It is hard to think of another Bank of England decision that is simultaneously as momentous and as inconsequential as this one.
The mere fact that the Bank's Monetary Policy Committee is widely expected to raise interest rates this month is a landmark moment all of its own.
It would be the first time rates have been lifted in a decade – a watershed after a period in which borrowing costs dropped to the lowest level on record.
And for many economists, it is only the start of a long road that might take rates back up towards a more normal level (though this will almost certainly be lower than the pre-crisis "normal" of about 5%).
But, on the basis of other measures, an interest rate rise is likely to have little impact. In part that is because, for all the headlines recently about levels of indebtedness, Britons' overall household debt levels have actually dropped a fair bit in recent years.
A decade ago in the summer of 2007, the last time the Bank raised rates, the average UK household had £1.44 of debt for every pound of savings they had in the bank. Today, that ratio has dropped to £1.13 of debt for every pound of savings.
Yes, that number has started to rise recently thanks to an increase in consumer credit lending, but only very slightly – and it is a long way shy of its pre-crisis peak.
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Then there's the question of how many people will feel an instant impact of the Bank's decision – the "transmission mechanism", to use the economic terminology. Here, too, things have changed.
Five years ago, 73% of the population had floating rate mortgages – in other words, loans where rates would instantly go up by 0.25% or near enough as soon as the Bank did likewise.
Today, only 43% of mortgage holders have floating rate loans – the lowest proportion in history. That's the total stock of loans across the UK, many of which will be smaller loans.
The reality for recent homebuyers (the ones with the bigger loans) is even more stark in the most recent quarter. A whopping 94% of mortgages were issued with fixed rates – the highest proportion in history.
Long story short: fewer people than ever before will be affected on day one.
None of this is to say that higher interest rates won't take their toll. It just underlines that the impact will be gradual and subtle, rather than immediate.
But as anyone who has experienced debt problems before will know, that is precisely the way individual debt problems mount.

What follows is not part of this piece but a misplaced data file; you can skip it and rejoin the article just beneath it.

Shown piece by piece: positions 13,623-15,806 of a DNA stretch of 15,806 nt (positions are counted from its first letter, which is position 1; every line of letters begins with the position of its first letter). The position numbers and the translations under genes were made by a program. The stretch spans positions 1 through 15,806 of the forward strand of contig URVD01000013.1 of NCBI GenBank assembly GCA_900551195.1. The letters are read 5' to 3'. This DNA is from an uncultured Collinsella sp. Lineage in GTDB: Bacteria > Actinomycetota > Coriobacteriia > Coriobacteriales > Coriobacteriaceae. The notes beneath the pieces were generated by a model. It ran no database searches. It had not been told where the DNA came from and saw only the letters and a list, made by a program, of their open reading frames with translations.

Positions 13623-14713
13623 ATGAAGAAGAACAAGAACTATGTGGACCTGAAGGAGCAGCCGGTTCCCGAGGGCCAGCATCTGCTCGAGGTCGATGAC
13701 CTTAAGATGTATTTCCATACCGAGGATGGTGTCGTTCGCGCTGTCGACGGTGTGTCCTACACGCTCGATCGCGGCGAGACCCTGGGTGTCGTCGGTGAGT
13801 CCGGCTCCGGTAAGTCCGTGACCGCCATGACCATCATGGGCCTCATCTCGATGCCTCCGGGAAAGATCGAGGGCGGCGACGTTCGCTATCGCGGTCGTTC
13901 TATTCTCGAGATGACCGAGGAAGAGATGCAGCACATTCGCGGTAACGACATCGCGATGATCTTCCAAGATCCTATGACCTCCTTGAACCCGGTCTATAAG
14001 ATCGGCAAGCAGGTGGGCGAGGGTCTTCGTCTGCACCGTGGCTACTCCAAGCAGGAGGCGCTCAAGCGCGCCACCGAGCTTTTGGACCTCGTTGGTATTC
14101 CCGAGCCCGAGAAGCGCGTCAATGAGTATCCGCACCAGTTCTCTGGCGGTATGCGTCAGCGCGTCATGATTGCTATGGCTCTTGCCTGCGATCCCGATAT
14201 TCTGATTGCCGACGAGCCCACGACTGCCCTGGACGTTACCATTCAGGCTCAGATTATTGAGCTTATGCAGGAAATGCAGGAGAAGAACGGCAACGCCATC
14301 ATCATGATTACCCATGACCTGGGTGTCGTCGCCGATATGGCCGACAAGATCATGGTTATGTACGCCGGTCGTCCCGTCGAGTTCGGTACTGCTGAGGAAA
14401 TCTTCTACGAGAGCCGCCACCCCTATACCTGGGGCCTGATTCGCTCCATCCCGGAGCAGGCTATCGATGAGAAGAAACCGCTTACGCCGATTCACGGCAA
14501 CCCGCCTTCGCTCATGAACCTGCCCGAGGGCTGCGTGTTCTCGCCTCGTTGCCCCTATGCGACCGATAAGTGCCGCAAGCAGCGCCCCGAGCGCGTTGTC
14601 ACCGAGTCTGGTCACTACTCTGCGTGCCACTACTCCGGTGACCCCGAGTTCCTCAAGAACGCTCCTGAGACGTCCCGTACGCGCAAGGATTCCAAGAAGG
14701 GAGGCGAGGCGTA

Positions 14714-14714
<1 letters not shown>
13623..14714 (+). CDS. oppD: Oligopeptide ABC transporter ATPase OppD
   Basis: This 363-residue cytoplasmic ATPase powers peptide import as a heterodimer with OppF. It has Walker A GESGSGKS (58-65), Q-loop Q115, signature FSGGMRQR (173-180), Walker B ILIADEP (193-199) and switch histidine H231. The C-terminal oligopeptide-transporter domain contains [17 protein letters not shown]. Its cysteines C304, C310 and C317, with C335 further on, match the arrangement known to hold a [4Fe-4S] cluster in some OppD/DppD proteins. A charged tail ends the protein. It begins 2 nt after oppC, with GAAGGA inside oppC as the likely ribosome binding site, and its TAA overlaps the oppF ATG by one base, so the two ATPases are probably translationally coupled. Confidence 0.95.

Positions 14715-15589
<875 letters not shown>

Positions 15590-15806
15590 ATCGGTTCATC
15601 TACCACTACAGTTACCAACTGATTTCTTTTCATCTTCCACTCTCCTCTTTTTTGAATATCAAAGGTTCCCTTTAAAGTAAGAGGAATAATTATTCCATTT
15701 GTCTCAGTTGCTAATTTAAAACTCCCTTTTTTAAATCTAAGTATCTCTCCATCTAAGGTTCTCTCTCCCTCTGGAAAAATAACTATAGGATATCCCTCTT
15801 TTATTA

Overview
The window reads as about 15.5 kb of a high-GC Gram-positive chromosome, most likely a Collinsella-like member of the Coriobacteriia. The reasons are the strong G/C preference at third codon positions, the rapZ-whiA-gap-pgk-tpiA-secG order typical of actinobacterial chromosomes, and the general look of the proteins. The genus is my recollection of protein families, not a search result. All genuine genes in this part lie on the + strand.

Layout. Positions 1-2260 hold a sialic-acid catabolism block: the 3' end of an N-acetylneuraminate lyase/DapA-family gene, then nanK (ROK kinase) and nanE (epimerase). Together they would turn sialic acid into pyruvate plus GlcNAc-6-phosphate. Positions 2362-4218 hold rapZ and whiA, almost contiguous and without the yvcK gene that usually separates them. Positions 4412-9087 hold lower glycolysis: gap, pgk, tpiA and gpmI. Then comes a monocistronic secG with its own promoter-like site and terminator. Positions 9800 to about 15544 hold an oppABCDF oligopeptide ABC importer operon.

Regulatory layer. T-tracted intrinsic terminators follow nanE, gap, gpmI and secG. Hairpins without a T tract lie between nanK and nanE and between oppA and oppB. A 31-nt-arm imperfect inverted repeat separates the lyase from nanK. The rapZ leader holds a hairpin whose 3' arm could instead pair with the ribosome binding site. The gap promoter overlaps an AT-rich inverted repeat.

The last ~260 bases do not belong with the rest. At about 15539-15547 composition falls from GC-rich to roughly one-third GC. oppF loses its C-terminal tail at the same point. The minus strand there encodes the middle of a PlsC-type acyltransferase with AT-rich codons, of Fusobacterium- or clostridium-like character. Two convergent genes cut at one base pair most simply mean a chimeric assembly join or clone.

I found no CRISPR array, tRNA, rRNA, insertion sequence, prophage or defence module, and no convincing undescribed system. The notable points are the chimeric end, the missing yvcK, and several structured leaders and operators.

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You face a short-term problem – say your rent going up, your job being lost or hours being cut, and you borrow a little bit to tide you over.
Then things get worse, not better. Your debt costs rack up further and you find yourself mired in debt you can no longer see an escape from.
It is a lonely, miserable experience, and something many families in the country struggle with.
And that is the important point about rising interest rates. The Bank is not worried about a nationwide debt crisis, or an abrupt implosion of demand as it increases the cost of borrowing. However, it is concerned about small pockets of trouble across the country.
In particular, low income households are likely to be most exposed – families who have had to borrow to absorb the cost of rising food and fuel prices, who have seen their real wages slide, and are now facing extra pressure from the benefits squeeze. It is they who will be most affected by rising rates.
Again, this may not happen overnight: indeed, of all the interest rates out there in the market, those on credit cards and payday loans are perhaps least affected by Bank rate itself. But any increase in the cost of borrowing is unlikely to help.
Finally, what about savers? Well, this is where things get interesting.
On the one hand, savers have had a torrid time over the past few years – especially those expecting to live off the interest on their savings.
On the other hand, the vast majority of other asset prices have gone up dramatically in that period: share prices, house prices (although mostly house prices in London), bond prices.
Moreover, savers have benefited from an unusual phenomenon in recent years.
Most of the time, the interest rates you're paid on your savings is below the official Bank rate.
For instance, between 1999 and 2008, the average rate on an instant access savings account was 2.2 percentage points below the official Bank rate – and the rate on a long-term savings account was 0.6% below Bank rate.
Since the crisis, the average instant access savings account has paid 0.24 percentage points above Bank rate while the average long-term account has paid 1.66 percentage points above the official rate.
This is largely down to the fact that Britain's banks have spent this period trying to rebuild their balance sheets by attempting to lure in new customer deposits.
In other words, while it hasn't been a great time to be a saver, it hasn't been quite as bad as the official Bank rate suggests.
Which raises another question: if and when the official rate starts going up, do the savings rates themselves also increase, or do they stay where they are?
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